The Dirt Issue #49 – Genuine Skagit Valley

Posted on March 24, 2020
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For those of us who enthusiastically support Skagit agriculture, it’s hard to believe the following statement, “In general, consumers in the state of Washington are relatively unaware of the Skagit Valley Agricultural Region’s products beyond tulips.”

This startling assertion comes from a 2017 online survey of 900 consumer and product purchaser interviews in Washington State. The survey was a component in an extensive effort entitled “Assessment of Skagit Valley’s Agricultural Economic Opportunity” completed by the Port of Skagit and members of the Innovation Partnership Zone (IPZ).

Focused on value-added agriculture, the IPZ is comprised of public and private enterprises and local farmers working in concert toward their published mission, “to support and promote innovative approaches in the agricultural industry that combine research and technology, resulting in new industries, jobs, and an overall robust and diverse economy centered around the Valley’s rich agricultural resources.” Part of that research led to the survey and then to the topic of this month’s Dirt, Genuine Skagit Valley.

Creating a Terroir Brand
To increase the recognition and demand for Skagit Valley agricultural products, the new local branding program, Genuine Skagit Valley, will emphasize the unique terroir of the region. The concept of terroir originated with vineyards and the unique wines produced under their specific growing environment, but it is applicable to a wide range of agricultural products. In the news release announcing Genuine Skagit Valley, terroir was aptly defined as “the characteristic taste and flavor imparted to a product by the environment in which it is produced, including factors such as the soil, topography, and climate—all factors that set Skagit agriculture apart from other growing regions.”

Federal Certification Mark
Genuine Skagit Valley is a federal certification mark. Granted by the United States Patent and Trademark Office, it is, in the Office’s words, “a type of trademark that is used to show consumers that particular goods and/or services, or their providers, have met certain standards.” According to, the standards which apply here are the following, “Agricultural products that are grown entirely in the Skagit Valley qualify for identification by the certification mark, as well as agriculture-related service providers that are based in Skagit County. In order for a processed food product to qualify, at least 75% of the main ingredients must be grown in Skagit County.”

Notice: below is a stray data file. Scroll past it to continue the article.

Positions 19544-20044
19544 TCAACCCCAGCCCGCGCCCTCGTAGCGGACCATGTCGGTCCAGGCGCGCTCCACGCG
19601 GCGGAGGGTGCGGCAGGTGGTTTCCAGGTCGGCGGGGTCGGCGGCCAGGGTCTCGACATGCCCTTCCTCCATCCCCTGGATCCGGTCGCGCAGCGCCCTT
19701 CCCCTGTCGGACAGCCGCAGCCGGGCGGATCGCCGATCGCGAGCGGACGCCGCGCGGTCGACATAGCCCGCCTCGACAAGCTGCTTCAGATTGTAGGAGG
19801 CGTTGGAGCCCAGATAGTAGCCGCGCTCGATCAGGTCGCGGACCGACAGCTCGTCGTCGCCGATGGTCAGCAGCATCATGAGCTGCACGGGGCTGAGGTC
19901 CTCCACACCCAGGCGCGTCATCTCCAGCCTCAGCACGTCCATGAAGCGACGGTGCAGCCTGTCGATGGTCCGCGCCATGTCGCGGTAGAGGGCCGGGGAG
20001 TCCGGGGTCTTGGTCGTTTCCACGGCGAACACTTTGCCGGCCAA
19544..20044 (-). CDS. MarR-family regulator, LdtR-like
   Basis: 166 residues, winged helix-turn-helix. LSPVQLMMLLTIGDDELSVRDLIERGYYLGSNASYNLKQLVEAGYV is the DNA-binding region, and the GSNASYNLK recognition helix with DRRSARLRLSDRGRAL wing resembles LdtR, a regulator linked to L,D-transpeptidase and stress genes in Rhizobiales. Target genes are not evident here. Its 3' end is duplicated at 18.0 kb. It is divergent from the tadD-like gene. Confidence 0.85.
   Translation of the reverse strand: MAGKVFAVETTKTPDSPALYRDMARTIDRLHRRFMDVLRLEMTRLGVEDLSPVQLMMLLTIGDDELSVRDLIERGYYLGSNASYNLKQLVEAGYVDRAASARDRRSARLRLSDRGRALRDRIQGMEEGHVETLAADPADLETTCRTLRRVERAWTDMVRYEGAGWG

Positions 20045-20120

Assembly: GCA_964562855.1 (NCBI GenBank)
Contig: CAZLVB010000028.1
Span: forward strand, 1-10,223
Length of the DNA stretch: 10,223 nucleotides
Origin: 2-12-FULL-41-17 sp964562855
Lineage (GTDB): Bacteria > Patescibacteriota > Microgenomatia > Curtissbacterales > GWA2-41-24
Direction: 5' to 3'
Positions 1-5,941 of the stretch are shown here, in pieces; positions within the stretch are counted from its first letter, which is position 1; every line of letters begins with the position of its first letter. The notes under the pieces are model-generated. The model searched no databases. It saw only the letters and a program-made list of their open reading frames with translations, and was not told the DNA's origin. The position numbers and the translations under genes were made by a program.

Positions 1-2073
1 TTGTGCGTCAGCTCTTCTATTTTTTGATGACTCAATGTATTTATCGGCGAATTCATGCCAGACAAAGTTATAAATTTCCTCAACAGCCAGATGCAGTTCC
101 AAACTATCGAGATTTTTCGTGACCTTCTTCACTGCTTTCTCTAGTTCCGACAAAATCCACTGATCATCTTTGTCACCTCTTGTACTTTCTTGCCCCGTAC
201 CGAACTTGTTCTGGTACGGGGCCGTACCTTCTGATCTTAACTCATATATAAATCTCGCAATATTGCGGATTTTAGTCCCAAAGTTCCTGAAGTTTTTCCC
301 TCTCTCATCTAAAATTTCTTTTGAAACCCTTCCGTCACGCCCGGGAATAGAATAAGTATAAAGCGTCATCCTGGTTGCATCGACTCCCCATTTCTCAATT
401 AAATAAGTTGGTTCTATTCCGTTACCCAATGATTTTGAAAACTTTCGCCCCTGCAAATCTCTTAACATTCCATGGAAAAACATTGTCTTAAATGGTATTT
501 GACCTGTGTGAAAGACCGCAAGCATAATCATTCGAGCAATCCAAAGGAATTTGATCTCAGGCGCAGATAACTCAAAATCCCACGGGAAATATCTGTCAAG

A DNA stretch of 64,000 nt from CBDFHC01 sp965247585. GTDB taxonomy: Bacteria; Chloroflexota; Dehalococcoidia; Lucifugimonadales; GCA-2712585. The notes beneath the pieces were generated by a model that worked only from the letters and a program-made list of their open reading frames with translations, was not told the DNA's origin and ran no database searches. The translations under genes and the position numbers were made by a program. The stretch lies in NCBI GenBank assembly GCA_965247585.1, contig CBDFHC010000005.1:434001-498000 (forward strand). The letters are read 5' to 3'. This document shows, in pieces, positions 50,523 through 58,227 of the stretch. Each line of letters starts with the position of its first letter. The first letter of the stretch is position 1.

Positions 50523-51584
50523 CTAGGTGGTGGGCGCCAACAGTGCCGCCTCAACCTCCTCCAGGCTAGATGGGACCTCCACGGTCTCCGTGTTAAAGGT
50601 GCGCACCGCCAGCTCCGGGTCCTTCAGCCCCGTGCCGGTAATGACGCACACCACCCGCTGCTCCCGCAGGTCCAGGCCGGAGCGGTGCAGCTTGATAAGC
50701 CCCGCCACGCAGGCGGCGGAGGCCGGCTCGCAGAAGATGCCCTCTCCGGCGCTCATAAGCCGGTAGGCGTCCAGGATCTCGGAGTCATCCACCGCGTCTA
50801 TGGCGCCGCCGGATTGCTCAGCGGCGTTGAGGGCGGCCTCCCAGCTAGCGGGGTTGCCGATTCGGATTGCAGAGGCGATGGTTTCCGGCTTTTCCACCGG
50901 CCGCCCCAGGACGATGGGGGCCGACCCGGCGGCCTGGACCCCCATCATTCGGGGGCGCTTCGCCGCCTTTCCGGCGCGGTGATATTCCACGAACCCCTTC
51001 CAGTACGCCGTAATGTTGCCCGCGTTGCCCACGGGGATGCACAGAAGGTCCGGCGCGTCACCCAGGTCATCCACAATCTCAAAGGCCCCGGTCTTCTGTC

The Genuine Skagit Valley mark does not replace any producer’s own branding, it magnifies it. The emphasis is on origin. By highlighting the origin aspect of the product, in conjunction with others doing the same, a producer spreads the word that this region is special (again, terroir). If one Genuine Skagit Valley product wows the buyer than the likelihood to try or even seek out others with the same mark increases. Studies have repeatedly shown that today’s consumers much prefer knowing where products originate; the Genuine Skagit Valley mark gives that information quickly and reliably. Not only does the individual producer benefit, but so too does the entire region.

A Unified Marketing Strategy
Local producers and service providers who meet the criteria are being encouraged to join the Genuine Skagit Valley program. For an annual membership fee of $250, enrollees will have the right to use the Genuine Skagit Valley mark, using materials supplied by the program, in their own marketing, packaging, and promotional efforts. But that’s just the beginning. Members will also gain from the combined push to promote Genuine Skagit Valley within our region and beyond to national and even international markets. Membership benefits cover such material advantages as inclusion in advertising and media campaigns, in-store displays and outreach, website listing and profiles, social media presence, and connection through retail, wholesale and industry tradeshows, among others.

Among those agricultural producers who have already joined the program are such leading lights as Washington Lettuce & Vegetable Co.//Hughes Farms, Skagit Valley Malting, Bow Hill Blueberries and Samish Bay Cheese.

A Major Boost
The Genuine Skagit Valley certification mark is the property of the Port of Skagit and the Port is legally the certifier, but the Northwest Agriculture Business Center (NABC) is administering the program itself. The NABC was recently able to secure—under intense competition—a $348,000 grant from the USDA’s Farmers Market Promotion Program on behalf of Genuine Skagit Valley. The grant will help fund three years of the program, covering staffing, producer training, program development and marketing. According to David Bauermeister, Executive Director of NABC, “Policy, research, preservation and promotion work hand in hand in support of Skagit Valley’s farms, ranchers and food producers. Now the promotion arm will have much-needed baseline funding to identify Skagit Valley as a premier, preferred and distinctive origin brand.”

Keep An Eye Out
In the very near future you’ll start to see many products either directly labeled Genuine Skagit Valley or displayed with that identifying logo. Do your part to support the initiative by favoring the finest agricultural products you can buy, the ones proudly labeled, Genuine Skagit Valley.